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This paper describes Bayesian methods for life test planning with Type II censored data from a Weibull distribution, when the Weibull shape parameter is given. We use conjugate prior distributions and criteria based on estimating a quantile of interest of the lifetime distribution. One criterion is based on a precision factor for a credibility interval for(More)
Most companies maintain warranty databases for purposes of financial reporting and warranty expense forecasting. In some cases, there are attempts to extract engineering information (e.g., on the reliability of components) from such databases. Another important application is to use warranty data to detect potentially serious field reliability problems as(More)
Prediction of the remaining life of high-voltage power transformers is an important issue for energy companies because of the need for planning maintenance and capital expenditures. Lifetime data for such transformers are complicated because transformer lifetimes can extend over many decades and transformer designs and manufacturing practices have evolved.(More)
This paper evaluates exact coverage probabilities of approximate prediction intervals for the number of failures that will be observed in a future inspection of a sample of units, based only on the results of the rst in-service inspection of the sample. The failure-time of such units is modeled with a Weibull distribution having a given shape parameter(More)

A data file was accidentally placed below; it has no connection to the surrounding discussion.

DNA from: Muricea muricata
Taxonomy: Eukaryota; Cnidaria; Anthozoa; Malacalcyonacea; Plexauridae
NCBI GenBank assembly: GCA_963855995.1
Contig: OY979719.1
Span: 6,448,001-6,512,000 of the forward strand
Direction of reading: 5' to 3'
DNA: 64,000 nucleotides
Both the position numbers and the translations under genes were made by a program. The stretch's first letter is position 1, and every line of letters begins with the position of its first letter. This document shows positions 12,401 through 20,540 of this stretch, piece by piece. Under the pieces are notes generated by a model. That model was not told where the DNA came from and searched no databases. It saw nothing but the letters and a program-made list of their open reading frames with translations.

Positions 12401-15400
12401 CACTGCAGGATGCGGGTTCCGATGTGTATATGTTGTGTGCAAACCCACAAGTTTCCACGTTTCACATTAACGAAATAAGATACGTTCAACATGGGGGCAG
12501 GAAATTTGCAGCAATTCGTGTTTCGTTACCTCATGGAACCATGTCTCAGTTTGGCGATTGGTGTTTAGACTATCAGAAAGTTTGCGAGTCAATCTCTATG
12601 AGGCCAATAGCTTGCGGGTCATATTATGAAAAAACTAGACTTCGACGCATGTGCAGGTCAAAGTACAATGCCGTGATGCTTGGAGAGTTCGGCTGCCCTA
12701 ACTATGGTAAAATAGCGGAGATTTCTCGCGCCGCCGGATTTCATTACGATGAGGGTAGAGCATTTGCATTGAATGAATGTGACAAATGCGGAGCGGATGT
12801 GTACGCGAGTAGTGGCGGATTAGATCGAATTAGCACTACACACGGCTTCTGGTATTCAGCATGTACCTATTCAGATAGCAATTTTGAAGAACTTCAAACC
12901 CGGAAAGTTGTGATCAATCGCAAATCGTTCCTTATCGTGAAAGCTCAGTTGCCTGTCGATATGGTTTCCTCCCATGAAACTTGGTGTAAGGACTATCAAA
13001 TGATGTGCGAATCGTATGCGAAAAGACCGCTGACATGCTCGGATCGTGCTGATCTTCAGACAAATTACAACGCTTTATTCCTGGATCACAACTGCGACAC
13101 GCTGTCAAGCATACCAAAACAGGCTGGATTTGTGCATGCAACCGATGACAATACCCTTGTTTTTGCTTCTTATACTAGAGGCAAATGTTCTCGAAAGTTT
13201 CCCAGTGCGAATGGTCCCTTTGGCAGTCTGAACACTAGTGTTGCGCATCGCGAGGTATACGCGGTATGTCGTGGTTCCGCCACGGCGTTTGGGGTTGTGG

This paper compares diierent procedures to compute conndence intervals for parameters and quantiles of the Weibull, lognormal, and similar log-location-scale distributions from Type I censored data that typically arise from life test experiments. The procedures can be classiied into three groups. The rst group contains procedures based on the commonly-used(More)
Engineers in the manufacturing industries have used accelerated test (AT) experiments for many decades. The purpose of AT experiments is to acquire reliability information quickly. Test units of a material, component, subsystem or entire systems are subjected to higher-than-usual levels of one or more accelerating variables such as temperature or stress.(More)
Modern technological developments such as smart chips, sensors and wireless networks , have changed many data collection processes. For example, there are more and more products being produced with automatic data-collecting devices that track how and under which environments the products are being used. While there is a tremendous amount of dynamic data(More)